Amsterdam is flat. Chicago is flat. Is Nashville flat? What effect does topology have on how bike-friendly a city is? I suppose Portland is not flat.
I don’t think Portland is flat, no. And Nashville definitely isn’t! IMO that is not the biggest consideration for bike-friendliness, although it may be an obstacle in developing a large bicycling culture since hills can be intimidating. You will develop the necessary muscles, and there’s always the downhill stretches! And hey, as Dottie pointed out in a recent post, there’s no shame in walking your bike up a hill if you need to.
Don’t your feet get sweaty when wearing heels? Even when I wear just flats its definitely not as comfortable as when I wear socks + some sort of sneaker
No, my feet are actually cooler when I’m not wearing socks and sneakers. Maybe you could throw a bit of talcum or baby powder into your heels before you set off and see if that makes a difference.
Earlier this year, Trisha and I opened a Formspring account and welcomed you all to ask us questions. We’ve been answering the questions on Formspring individually as they come in. Now we’re putting the answers together as a cohesive FAQ section, although some of the questions are not so frequent. :) This is the first half. We’ll post the second half soon.
How and when did Dottie and Trisha meet?
Trisha and I met through our mutual friend, Erin, at a group happy hour. The first meeting I really remember was at a Russian dinner party I threw at my apartment. Trisha showed up with a shirt that said, in Russian, “I love Russian.” Awesomeness. Soon after, we went to a midnight showing of Gremlins and I drank too much beer and had to leave before the movie ended (beer buzz + crowded theater + gremlins driving Barbie cars = overwhelming). From then on, we were fast friends. :) That was, I think, about 4 years ago when I lived in Nashville for law school.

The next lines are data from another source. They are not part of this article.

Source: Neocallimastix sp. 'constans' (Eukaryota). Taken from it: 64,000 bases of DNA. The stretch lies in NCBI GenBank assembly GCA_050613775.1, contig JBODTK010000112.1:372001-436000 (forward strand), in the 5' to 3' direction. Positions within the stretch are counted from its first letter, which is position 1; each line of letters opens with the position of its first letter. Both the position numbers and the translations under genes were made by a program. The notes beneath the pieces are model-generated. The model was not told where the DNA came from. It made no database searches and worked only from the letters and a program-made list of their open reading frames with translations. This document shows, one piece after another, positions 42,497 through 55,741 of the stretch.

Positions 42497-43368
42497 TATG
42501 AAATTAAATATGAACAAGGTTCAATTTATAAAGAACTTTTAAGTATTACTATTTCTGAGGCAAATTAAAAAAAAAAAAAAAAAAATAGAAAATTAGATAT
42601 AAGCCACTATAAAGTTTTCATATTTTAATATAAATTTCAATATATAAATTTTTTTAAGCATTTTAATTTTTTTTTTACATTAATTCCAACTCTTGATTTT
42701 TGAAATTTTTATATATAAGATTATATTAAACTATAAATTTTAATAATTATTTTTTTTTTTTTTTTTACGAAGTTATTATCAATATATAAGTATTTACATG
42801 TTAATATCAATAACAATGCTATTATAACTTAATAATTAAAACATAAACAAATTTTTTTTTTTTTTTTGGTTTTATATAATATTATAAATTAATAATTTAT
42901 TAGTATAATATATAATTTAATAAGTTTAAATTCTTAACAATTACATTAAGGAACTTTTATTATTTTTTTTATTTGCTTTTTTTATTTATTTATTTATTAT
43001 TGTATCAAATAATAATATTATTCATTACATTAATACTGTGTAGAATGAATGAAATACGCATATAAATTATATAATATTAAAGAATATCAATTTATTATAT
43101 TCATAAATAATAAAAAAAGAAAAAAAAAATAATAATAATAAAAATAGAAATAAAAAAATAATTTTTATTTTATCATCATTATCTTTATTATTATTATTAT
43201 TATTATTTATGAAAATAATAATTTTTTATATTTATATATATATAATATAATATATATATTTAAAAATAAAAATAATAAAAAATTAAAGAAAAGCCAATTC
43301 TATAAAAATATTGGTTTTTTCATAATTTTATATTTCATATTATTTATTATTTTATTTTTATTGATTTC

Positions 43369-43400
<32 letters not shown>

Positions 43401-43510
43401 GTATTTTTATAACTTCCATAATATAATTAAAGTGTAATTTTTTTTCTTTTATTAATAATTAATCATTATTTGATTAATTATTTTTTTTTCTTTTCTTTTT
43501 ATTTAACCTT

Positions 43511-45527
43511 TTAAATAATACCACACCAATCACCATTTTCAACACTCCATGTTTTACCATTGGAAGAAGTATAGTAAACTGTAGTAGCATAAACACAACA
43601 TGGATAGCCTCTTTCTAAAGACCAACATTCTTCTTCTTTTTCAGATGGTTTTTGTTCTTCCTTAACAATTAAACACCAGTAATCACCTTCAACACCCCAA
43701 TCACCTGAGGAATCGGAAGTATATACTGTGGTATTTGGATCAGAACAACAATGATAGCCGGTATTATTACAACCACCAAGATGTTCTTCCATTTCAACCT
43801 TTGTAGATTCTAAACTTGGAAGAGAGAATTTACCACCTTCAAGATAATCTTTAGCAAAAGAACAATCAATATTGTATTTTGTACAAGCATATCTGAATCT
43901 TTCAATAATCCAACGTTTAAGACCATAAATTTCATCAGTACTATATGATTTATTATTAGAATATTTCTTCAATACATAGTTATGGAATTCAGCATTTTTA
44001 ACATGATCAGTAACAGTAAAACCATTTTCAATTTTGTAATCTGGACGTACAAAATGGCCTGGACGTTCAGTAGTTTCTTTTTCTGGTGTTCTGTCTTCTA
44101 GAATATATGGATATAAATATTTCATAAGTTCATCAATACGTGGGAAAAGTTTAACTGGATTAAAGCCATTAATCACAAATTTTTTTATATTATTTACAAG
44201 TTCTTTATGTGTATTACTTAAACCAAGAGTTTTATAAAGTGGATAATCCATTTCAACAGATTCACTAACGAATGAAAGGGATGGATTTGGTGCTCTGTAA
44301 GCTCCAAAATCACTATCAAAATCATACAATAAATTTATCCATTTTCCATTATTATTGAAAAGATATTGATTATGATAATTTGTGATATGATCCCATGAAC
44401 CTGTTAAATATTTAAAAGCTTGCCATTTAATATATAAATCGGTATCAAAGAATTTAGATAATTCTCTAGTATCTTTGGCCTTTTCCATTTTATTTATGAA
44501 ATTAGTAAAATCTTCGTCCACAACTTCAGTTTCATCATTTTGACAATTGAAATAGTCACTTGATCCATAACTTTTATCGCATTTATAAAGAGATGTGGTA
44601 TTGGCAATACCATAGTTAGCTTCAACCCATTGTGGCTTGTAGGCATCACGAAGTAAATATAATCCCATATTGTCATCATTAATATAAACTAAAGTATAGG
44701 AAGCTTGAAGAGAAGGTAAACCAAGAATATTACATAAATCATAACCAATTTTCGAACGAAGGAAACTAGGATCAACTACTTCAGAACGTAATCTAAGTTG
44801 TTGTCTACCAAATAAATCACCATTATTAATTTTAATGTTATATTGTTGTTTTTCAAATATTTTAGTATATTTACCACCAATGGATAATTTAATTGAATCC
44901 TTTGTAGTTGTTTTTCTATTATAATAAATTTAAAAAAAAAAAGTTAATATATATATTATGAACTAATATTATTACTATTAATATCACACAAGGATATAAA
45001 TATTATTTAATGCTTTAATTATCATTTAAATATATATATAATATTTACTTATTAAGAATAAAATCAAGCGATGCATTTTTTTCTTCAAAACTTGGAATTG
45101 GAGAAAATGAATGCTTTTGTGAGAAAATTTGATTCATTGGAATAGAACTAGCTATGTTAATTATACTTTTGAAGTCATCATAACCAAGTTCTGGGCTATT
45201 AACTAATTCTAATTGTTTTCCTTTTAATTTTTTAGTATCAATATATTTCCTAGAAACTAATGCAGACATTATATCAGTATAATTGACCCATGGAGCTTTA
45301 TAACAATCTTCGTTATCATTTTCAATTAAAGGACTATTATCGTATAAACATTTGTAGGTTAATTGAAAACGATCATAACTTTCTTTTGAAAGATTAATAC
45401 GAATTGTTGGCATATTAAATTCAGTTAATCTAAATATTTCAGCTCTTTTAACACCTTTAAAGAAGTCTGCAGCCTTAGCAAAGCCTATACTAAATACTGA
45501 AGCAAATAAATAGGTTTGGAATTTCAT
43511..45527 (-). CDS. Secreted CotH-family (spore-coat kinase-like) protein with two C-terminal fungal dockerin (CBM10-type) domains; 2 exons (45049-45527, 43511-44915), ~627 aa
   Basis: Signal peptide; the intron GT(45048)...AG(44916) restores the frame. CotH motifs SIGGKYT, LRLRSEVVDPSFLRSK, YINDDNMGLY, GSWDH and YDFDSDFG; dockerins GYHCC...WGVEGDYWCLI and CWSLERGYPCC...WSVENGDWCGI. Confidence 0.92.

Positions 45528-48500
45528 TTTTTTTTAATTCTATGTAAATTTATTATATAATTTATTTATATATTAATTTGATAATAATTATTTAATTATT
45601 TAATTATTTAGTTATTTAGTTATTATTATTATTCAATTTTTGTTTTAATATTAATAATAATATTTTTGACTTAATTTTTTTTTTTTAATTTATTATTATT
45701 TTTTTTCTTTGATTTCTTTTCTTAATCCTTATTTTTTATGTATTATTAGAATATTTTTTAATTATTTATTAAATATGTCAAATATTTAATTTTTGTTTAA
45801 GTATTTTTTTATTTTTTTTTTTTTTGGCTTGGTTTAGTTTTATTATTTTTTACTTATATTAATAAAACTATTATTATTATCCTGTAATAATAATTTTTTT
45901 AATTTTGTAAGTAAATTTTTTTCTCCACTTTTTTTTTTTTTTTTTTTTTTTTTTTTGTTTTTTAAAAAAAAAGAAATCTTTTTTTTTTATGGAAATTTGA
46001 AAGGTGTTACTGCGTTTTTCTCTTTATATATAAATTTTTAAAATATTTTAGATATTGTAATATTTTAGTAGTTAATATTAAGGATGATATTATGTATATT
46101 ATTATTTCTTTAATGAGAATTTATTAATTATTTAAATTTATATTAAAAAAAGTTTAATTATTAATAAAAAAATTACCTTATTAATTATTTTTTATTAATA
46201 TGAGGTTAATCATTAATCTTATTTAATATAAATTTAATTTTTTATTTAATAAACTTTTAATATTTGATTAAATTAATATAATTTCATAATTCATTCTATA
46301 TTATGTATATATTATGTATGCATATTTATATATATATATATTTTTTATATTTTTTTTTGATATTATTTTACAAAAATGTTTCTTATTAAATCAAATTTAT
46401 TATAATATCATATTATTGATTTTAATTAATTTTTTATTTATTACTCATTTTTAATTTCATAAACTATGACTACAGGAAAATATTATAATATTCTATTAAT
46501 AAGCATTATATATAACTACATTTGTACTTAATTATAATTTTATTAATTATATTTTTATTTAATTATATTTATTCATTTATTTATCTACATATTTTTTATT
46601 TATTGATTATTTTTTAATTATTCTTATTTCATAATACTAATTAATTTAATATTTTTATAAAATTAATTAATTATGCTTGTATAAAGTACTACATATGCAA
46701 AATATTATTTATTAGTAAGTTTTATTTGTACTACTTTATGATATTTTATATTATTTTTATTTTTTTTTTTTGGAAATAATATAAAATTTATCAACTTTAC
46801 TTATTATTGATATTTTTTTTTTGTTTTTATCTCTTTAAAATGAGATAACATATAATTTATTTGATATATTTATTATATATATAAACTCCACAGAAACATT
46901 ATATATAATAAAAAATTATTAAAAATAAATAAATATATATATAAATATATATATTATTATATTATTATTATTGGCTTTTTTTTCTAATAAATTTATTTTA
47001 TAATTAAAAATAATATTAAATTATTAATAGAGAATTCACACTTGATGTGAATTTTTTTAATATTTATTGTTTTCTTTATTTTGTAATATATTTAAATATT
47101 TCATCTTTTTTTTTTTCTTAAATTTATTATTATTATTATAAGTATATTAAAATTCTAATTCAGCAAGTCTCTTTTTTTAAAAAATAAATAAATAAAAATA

What saddles do you use on your bikes?
I (Dottie) have Brooks saddles, which I love. On Oma it’s the B67 with springs – the most comfortable saddle ever. On Betty it’s the B17S – no springs and took longer to break in, but still great. Trisha’s Batavus came with a Selle Royale and her Peug has a vintage saddle.
As I mentioned in my last post, we’ve been enjoying everyone’s LGRAB Summer Games entries–on Saturday I decided to join in the fun by taking a small group ride through my neighborhood. The ride started out at my friends Erin & Scott’s house near Edgehill Village. Destination? Local popsicle shop Las Palatas.
Katie and me, ready to go
Erin and Scott have road bikes (Scott brand!), but they got along just fine with Katie’s and my vintage wheels.
If you ever come to Nashville, be sure to seek out Las Paletas. This small local business is run by sisters who spent time in Mexico learning authentic paletas recipes; pure fruit & sugar deliciousness, along with flavors like Mexican Caramel, Hot Chocolate and Cucumber and Chili. They have a sign now, so they’re a little easier to find.
Girls and popsicles
The new 12South & Paris development also houses Greenlight Market & Deli, a small store full of local, organic–and reasonably priced–delicacies.